All Jane wants is to finish Bible school and become a missionary. To pay her way through school, she cleans houses. Unfortunately, while cleaning, she discovers the body of one of her clients. Jane does her best to juggle school, romance, and a murder investigation all while being faithful to her Christian beliefs.
Good Clean Murder by Traci Tyne Hilton is the first book in The Plain Jane Mysteries. Classified as a “Cozy Christian Collection,” this book is free of profanity and sex. Jane’s inner dialogue can be a bit preachy at times, but overall, the book is enjoyable. If you are tired of the sex and profanity found in many modern-day books (which is why I decided to read this) you will find this book a breath of fresh air.
It has been a while since I’ve written a review because, quite frankly, I haven’t listened to or watched anything worth reviewing. I have been exploring different shows that are available through ACORN TV, which I have access to through my county library.
I’ve watched several shows, but nothing that absolutely stood out.
Agatha Raisin is based on the book series by Marion Chesney. It tells of a well-known public relations manager who retires from her city life to live in a little town. While she desperately wants to fit in, Agatha’s city airs do not make it easy for her, and not long after moving there, she becomes the prime suspect in a murder.
The show itself started off promising. Agatha’s struggle to fit in and adjust to country life is highly entertaining, and the characters are kind of quirky. But as often happens with shows, it is not long before the characters are sleeping with each other and sexual innuendoes are frequent. It is a shame, because the show would have been perfect without it. (I would be curious to see if the books contained as much sleeping around and sexual references as the show, or if it was something simply added for TV. So I plan to check out the book series.)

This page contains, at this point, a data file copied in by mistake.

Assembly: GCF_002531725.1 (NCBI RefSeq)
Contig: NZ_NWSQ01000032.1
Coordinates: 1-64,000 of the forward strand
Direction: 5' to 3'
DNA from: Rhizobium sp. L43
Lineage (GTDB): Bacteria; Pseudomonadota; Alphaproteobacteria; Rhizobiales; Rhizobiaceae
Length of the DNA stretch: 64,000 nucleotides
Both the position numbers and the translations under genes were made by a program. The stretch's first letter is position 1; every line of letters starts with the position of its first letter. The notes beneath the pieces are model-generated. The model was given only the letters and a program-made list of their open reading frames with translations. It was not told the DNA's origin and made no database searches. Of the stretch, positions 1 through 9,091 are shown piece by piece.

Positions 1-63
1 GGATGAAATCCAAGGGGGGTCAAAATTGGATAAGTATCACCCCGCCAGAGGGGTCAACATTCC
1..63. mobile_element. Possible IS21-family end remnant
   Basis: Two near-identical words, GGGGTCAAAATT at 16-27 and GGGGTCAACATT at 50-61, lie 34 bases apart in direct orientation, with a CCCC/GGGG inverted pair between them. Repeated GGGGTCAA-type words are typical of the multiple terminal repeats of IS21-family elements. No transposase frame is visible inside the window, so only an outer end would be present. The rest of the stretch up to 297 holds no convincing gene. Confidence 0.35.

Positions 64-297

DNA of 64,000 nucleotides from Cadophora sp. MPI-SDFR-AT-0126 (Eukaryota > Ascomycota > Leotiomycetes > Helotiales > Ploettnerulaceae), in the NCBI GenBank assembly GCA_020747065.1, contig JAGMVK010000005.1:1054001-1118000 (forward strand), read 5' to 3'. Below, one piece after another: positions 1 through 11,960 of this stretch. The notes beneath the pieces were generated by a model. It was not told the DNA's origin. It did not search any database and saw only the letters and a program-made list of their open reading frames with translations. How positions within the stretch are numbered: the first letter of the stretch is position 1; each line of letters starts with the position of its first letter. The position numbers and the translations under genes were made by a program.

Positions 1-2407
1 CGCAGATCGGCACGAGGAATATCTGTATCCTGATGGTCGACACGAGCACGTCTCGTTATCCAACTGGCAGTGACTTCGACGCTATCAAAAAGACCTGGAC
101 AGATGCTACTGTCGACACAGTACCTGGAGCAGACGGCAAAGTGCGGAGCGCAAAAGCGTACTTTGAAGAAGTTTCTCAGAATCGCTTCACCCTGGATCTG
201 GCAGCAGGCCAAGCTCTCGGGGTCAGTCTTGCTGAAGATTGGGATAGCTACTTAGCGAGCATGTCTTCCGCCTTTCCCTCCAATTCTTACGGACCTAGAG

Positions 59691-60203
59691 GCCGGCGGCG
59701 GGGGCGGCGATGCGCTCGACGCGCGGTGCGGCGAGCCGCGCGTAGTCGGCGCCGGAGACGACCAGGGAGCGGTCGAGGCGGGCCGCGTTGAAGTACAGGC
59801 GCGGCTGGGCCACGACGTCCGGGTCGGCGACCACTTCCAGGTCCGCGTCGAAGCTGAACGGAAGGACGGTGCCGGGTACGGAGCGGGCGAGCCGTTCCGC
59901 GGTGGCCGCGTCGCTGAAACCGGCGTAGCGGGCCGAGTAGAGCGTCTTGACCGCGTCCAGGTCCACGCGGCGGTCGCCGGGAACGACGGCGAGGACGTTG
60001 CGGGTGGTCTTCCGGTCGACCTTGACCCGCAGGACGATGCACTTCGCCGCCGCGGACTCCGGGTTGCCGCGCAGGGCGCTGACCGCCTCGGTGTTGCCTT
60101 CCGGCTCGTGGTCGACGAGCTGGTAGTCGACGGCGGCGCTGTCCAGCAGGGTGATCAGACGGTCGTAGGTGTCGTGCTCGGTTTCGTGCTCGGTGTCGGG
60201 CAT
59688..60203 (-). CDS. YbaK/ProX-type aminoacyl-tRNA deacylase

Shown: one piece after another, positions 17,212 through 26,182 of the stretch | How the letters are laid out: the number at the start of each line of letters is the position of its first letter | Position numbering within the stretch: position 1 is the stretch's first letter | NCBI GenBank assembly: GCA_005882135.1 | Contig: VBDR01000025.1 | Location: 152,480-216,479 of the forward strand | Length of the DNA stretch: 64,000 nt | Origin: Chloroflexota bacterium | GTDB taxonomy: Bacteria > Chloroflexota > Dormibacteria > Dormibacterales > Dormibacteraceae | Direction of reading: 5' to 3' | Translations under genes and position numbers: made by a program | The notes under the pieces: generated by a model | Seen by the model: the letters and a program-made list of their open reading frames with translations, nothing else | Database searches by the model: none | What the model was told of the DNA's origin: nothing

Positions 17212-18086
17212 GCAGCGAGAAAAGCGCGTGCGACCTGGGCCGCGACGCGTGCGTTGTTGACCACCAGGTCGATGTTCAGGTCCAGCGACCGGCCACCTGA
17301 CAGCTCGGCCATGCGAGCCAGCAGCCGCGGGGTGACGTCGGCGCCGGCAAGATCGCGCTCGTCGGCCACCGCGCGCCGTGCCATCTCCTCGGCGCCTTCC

My Life is Murder
Starring Lucy Lawless (Xenia Princess Warrior), this series tells of a retired cop who is constantly roped in to investigating cases for her former supervisor. This show is entertaining. It is not as comical as Agatha Raisin, but there are fewer sexual references, which makes it more enjoyable. (Just FYI: The first episode deals with a murder where the prime suspect is a prostitute, so their are quite a few sexual references in that one. But the rest of the episodes are relatively clean.)
There are a few instances of the “F” word in a couple of the episodes, but it is only said once in those two episodes.
I did enjoy this show and will watch it when future series are available. The characters are believable and the acting is good. Because of the lack of sexual references, I enjoyed this show a lot more than I enjoyed Agatha Raisin.
Mr. & Mrs. Murder
This show does not immediately draw you in like My Life is Murder or Agatha Raisin. But, I like it for an entirely different reason – the only reason I continued watching it actually.
The show is about a married couple who are crime scene cleaners; however, while cleaning up after crimes, they end up solving them.
What I like most about this show is that the married couple truly love each other; they are faithful and loyal, which is something you don’t see on TV these days. For that reason alone, I continued to watch it.
The story was entertaining enough, but the family dynamics were my favorite aspect of the show.
Trailer works (image just doesn’t display).
Queens of Mystery
This show was entertaining as well, a bit more engaging than Mr. & Mrs. Murder. I liked this show simply because it was a different style than most murder mysteries. In some aspects, it reminded me of Pushing Daisies in that it “read” like a storybook. It had a narrator voice over which gave the storybook feel. I also found it amusing how the show will “freeze” at times, and the narrator will tell you what the characters were actually thinking. While not one of my favorites, it is one I will still watch when more seasons become available.
Ms. Fisher’s Modern Murder Mysteries
For some reason, I couldn’t get into this TV series. I watched a couple episodes, and it seems relatively clean. If you like murder mysteries, it might be worth checking out.